What to do? Take down thirty-five beautiful trees? Take down only one row to start? I spoke with another apple grower and he suggested leaving a few Macs – because they make lovely early season cider.  ‘Ah, what a good idea,’ I thought. I mentioned this to Denis. 

            “Linda,” he said. “You made the decision to get rid of them, just get rid of them.”

First Row of Macintosh Trees

First Row of Macintosh Trees

A phone call came in.

            “Don't hang up!” a gentleman said. “This isn’t a solicitation. I’m interested in organic apple wood.”

I would have hung up, but at that moment I was stewing in apple wood decisions. It would take considerable labor to cut down thirty-five full size trees, pile the branches, burn them, and stack the burnable logs. 

            “We’re looking for some organic apple wood to make charcoal,” the man said. “We think we can sell it to high end organic restaurants.”

He had my attention. He was in Arizona, but coming to New England and wanted to visit the farm, meet me, and see the trees. I explained that this year, I actually had a few large trees that I was planning to take down. We agreed to meet.

Len Kronman visited along with his business partner, Dave Santos. I don’t know how they are related, but Dave is younger and Len is older. Dave seems to be the on the ground man and Len is perhaps a financial backer. While we were walking through the orchard I told Len about my attempt at creating a wild orchard pointing out Valerian and Jerusalem artichokes growing between the trees.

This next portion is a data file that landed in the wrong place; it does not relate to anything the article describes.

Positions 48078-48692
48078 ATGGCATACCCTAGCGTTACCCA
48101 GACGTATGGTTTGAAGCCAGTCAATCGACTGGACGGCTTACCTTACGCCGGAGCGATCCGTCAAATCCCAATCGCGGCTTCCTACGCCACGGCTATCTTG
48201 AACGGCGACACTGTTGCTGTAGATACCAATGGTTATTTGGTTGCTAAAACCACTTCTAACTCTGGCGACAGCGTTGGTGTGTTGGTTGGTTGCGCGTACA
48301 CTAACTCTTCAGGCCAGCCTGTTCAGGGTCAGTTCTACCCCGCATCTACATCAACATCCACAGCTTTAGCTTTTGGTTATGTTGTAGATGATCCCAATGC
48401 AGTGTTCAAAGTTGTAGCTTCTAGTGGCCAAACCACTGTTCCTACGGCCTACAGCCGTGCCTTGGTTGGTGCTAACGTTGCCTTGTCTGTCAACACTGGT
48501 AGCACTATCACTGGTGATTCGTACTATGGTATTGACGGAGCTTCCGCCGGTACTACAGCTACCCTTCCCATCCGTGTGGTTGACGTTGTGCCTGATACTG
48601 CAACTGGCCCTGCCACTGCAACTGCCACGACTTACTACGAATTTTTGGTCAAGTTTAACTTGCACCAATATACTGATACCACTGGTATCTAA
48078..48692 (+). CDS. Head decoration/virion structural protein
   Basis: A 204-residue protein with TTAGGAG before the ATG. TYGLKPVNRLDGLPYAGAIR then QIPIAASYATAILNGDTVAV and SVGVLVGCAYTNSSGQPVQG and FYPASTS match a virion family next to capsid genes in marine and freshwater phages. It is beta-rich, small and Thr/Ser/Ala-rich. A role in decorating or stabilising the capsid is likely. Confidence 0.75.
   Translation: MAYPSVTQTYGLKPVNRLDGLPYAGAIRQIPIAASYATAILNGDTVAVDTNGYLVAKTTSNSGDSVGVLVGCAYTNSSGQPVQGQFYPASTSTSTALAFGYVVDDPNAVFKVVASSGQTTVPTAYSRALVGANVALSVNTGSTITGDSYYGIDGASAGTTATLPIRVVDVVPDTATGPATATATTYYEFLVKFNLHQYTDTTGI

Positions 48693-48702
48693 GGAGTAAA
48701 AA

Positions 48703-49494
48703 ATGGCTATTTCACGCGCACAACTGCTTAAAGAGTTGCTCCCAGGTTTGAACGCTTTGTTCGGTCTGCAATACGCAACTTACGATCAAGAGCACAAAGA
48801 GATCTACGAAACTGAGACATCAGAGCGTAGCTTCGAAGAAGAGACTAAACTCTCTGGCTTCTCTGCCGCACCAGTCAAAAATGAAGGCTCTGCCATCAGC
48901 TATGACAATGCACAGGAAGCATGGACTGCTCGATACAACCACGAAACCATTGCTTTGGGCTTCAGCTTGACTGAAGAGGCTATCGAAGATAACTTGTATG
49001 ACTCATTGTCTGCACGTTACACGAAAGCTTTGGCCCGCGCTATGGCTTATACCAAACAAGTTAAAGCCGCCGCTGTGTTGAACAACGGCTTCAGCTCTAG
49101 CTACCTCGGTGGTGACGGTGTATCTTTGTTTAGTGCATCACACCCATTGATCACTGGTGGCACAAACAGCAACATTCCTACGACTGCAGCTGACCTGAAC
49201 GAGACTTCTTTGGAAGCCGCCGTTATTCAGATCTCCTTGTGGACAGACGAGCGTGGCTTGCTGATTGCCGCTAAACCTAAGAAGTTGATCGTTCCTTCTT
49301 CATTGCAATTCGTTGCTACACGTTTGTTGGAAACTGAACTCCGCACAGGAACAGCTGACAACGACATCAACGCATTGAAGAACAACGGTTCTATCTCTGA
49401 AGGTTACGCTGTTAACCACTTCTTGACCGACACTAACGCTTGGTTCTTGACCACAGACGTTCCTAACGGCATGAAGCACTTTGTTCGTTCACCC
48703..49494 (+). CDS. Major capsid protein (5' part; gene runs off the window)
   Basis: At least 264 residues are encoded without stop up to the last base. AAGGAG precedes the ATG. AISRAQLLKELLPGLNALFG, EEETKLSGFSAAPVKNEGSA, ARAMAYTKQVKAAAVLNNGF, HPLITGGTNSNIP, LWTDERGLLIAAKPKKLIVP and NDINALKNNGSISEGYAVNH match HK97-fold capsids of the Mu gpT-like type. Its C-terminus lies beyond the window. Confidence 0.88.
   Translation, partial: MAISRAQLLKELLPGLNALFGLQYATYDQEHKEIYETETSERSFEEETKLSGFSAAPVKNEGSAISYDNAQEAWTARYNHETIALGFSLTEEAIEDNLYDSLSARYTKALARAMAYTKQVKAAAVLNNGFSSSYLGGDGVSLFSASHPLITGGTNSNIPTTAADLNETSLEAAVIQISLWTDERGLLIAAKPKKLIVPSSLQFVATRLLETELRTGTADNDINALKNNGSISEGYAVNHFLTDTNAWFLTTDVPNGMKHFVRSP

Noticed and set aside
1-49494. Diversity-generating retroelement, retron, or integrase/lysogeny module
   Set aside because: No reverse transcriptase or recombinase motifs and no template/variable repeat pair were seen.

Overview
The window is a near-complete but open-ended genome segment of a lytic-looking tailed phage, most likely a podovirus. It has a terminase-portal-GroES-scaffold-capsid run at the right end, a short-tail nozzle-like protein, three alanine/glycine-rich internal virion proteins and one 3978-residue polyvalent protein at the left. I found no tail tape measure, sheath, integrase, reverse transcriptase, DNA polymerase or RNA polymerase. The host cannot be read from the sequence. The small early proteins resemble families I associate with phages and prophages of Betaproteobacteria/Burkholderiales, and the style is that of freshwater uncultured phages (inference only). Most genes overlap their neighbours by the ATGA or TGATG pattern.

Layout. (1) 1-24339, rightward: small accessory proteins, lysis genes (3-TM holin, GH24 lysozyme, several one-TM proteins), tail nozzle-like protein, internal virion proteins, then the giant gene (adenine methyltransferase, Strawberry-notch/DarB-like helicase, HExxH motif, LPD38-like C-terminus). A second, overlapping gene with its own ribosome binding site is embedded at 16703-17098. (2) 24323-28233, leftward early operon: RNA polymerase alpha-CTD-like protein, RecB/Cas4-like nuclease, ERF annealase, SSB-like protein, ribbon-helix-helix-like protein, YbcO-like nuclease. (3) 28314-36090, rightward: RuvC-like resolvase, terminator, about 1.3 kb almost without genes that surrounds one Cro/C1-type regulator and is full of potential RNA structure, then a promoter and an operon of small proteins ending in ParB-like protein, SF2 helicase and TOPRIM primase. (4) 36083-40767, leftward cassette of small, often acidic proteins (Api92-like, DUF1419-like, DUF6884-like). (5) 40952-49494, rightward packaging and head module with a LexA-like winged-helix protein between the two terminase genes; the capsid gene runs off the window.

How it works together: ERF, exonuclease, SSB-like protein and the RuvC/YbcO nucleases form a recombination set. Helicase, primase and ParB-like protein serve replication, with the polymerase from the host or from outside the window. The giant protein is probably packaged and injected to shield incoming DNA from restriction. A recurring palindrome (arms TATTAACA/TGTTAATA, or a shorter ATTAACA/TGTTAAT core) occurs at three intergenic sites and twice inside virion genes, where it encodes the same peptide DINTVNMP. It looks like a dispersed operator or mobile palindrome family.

“My daughter-in-law had just published a book on wildflowers. Would you like a copy?” he asked.
            “Oh yes,” I replied.
            “Please send her a copy,” he directed Dave.

Len is also an art collector; he specializes in Native American art. But as he said a few times, he just loves to collect. We took a tour of sculpture on the farm, and he chose a piece of mine, a small figure sitting on a tall rock. All this from organic apple wood . . .

Dave and I chose a date when he would come with a few men, a chipper, and a truck. Then he called back, apologetically.

            “Would it be all right if we chipped and left the branches less than 2” in diameter? It will be too small for charcoal,” he explained. “If we take it away we will need to bring two trucks – one for the charcoal making wood and the other for the twig stuff.” 

Chipped wood from the smaller branches is called ramial wood chips. They have more nutrients than older wood. They’re hard to come by unless you have your own chipper.  We always burn our prunings in a huge bonfire and then spread the ashes around the trees.

Bonfire of Apple Prunings

Bonfire of Apple Prunings

            ‘Nutrients for the trees,’ I thought. “I would love to have them!”

            Dave and his crew won’t be here until after Christmas, but I am feeling better about removing the Macintosh trees. I’ve already ordered replacements — two early season, scab resistant varieties from the PRI breeding program. In the front row will be Pristine, a hardy yellow apple, with crunch and sweetness, that I already grow. And for the second row, Redfree, another early season apple with skin color 90% red wash over yellow. The tree salesman also convinced me to put in an order for the new Evercrisp apple. He said, “You might have to wait a year or so, but you’ll love it!”  I’m looking forward to the ripening of the new year filled with things not yet known, not yet tasted, not yet seen. I hope you are, too! All best for the Holdiays!